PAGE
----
Immigrants criticize plan to require new cards, renewal process.
By Vanessa Colon, The Fresno Bee
October 8, 2007
Federal officials are planning to make immigrants who carry old-style green cards, which don’t expire, pay for new cards that must be renewed every 10 years.
U.S. Citizenship and Immigration Services says the old cards issued from 1979 to 1989 carry outdated photos and aren’t tamper-proof.
But some immigrants who carry them say the plan is unfair. Legal residents who thought their green cards were good forever would have to reapply and pay $370.
Some worry the criminal background check required with a new application could get them deported.
Federal officials have long deported lawful permanent residents convicted of a serious crime such as murder. But federal laws and court rulings have expanded the list of deportable offenses. Today, such crimes as domestic violence, drug possession and even shoplifting can lead to deportation.
Rosario Hernandez, an immigration attorney in Fresno, says she has received dozens of phone calls from cardholders since the proposal became public in August.
"The main question is, ‘I have a conviction. Can I be deported?’ " Hernandez said.
No one knows how many Valley immigrants carry the old green cards. Nationwide, about 750,000 immigrants still have them, federal immigration officials say.
Security concerns after 9/11 prompted the immigration agency to replace the old cards, said agency spokeswoman Marie Sebrechts.
The proposal was announced Aug. 22 and immigration officials are reviewing public comments filed in response. Federal immigration officials still could make changes in the proposed rule, and no date has been set for it to take effect.
At the heart of the controversy is the criminal background check each immigrant would undergo.
Immigration officials stepped up enforcement since the formation of the Department of Homeland Security in 2003, said Lori Haley, a spokeswoman for U.S. Immigration and Customs Enforcement. Haley said ICE staff members interview foreign-born jail inmates and work with police to identify criminals who might be deportable.
But sometimes immigrants who have committed crimes haven’t been deported.
"Sometimes people just slip through the cracks," Haley said. "We are doing the very best we can."
Some immigration lawyers say federal officials hope to use the proposed rule change to catch immigrants who could be deported for breaking the law.
"Now they are checking to see if they can take it [a green card] away. … It’s to recognize people to deport them," said Camille Cook, an immigration attorney in Fresno.
Cook said immigration officials should have stuck by their decision when they granted cards with no expiration date.
"If you don’t have an expiration date, you shouldn’t have to renew it. They were issued residency without expiration dates," Cook said.
Rick Oltman, a spokesman for Californians for Population Stabilization, said legal immigrants need to abide by the law if they want to remain here. The Santa Barbara-based group favors reducing legal and illegal immigration.
"It’s unfortunate for those people who broke the law. … If this allows them [immigration officials] to catch deportable people, it’s a good thing for the country. It sends a message that when you come here, you need to behave," Oltman said.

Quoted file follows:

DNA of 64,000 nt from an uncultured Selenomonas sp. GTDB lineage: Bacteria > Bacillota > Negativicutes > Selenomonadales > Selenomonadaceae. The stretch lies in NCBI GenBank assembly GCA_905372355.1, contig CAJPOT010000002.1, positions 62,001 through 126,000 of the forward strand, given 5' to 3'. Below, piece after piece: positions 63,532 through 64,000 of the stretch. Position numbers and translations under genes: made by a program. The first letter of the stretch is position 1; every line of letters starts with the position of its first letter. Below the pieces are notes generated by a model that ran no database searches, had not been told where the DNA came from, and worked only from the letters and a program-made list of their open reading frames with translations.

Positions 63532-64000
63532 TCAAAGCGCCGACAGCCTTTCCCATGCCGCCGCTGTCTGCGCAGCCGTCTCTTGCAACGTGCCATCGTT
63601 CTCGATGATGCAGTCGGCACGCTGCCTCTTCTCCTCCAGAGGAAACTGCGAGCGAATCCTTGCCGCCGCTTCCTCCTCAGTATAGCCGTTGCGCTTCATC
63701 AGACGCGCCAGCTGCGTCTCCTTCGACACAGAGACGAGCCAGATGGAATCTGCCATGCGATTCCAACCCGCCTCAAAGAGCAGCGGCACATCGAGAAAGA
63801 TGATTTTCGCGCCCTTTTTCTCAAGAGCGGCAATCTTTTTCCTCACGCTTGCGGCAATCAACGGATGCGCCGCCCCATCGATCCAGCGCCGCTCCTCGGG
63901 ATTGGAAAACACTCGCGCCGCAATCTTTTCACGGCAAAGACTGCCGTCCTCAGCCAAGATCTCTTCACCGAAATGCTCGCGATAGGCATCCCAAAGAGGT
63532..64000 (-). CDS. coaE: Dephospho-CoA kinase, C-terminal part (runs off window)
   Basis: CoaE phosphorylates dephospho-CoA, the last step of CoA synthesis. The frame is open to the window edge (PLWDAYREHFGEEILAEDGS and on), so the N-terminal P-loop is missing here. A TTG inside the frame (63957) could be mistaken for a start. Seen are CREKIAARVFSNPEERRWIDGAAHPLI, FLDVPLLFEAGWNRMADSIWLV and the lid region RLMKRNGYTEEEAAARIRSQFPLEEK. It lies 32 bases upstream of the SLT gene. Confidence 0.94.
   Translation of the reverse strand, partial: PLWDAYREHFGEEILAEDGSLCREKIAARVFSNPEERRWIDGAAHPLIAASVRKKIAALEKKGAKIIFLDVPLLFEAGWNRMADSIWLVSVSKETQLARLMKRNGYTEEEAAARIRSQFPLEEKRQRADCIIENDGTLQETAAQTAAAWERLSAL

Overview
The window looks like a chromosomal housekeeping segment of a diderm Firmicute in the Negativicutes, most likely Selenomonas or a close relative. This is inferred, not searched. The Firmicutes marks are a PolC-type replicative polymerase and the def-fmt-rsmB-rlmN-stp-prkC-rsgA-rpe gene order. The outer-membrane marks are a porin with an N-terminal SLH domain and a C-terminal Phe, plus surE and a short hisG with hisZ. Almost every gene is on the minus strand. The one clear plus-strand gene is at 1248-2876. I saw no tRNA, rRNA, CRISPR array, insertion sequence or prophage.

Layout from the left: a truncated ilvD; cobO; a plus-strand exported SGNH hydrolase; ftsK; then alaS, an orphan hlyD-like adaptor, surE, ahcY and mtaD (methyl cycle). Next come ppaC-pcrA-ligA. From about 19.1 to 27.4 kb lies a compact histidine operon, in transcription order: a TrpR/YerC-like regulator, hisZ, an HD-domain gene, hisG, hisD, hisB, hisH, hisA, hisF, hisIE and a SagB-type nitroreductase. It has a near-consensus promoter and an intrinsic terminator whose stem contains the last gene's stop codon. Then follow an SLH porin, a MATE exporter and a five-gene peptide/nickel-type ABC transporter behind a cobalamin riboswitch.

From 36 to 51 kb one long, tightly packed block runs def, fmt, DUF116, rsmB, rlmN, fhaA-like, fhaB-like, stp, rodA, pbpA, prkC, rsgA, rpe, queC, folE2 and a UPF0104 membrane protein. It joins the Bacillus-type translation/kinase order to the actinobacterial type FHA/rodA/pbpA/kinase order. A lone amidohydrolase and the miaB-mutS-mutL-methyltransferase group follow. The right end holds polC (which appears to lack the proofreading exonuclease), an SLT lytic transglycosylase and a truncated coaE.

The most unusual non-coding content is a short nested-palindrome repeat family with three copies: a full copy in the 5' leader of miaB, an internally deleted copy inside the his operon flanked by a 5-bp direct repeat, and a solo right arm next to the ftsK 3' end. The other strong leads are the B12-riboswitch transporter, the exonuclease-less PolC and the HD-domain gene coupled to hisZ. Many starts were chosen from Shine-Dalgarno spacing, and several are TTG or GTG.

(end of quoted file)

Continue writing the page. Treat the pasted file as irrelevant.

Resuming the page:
Not all convictions rate deportation. But immigrants with misdemeanor violations on their record are left in an uncomfortable limbo because the criteria are complex.
Under federal law, immigrants can be deported if they’re convicted of an "aggravated felony." Over the last two decades, the definition of an "aggravated felony" has been broadened and federal courts have interpreted it to include some misdemeanors.
Last year, 23,065 noncitizens nationwide were classified as aggravated felons and deported — more than twice as many as in 1992.
But under federal rules, green-card holders who committed a crime as a minor cannot be deported, because the criminal record does not follow them into adulthood, Cook said.
One immigrant wrestling with the uncertainty is Tony Aguiar, a 35-year-old Fresno resident.
Aguiar, a Mexican national, was issued a green card without an expiration date when he was 13. He was arrested in 1992 for drunken driving. Aguiar, a self-employed construction worker, said he has grown more mature and responsible.
"I learned my lesson. I spent four hours in jail," Aguiar said.
Drunken driving by itself is not a deportable offense as a result of a 2004 U.S. Supreme Court ruling, which concluded that it is not a "crime of violence," according to U.S. Immigration and Customs Enforcement.
But Cook said green-card holders who have more than one drunken-driving conviction might face deportation, depending on the circumstances.
Most permanent residents have the right to challenge deportation, Hernandez said. Immigrants can fight their cases in Superior Court if they’re accused of a felony, or they can fight deportation in a federal immigration court, she said.
Sarah Overacker, an immigration attorney in Visalia, said immigrants also can go back to Superior Court and try to change their plea or seek a waiver from an immigration court.
Overacker said she has received about 25 calls from worried cardholders since August. Most callers are concerned about convictions for such things as drug possession, Overacker said.
"If they had any problems, they don’t want to reapply," she said.
Aguiar said he thinks the push for new cards is mainly an effort by immigration officials to collect more money. A new green card costs $370, including photographs and fingerprints.
"They are just trying to make people pay," he said. "It’s not fair."
The reporter can be reached at [email protected] or (559) 441-6313.
Copyright 2007 The Fresno Bee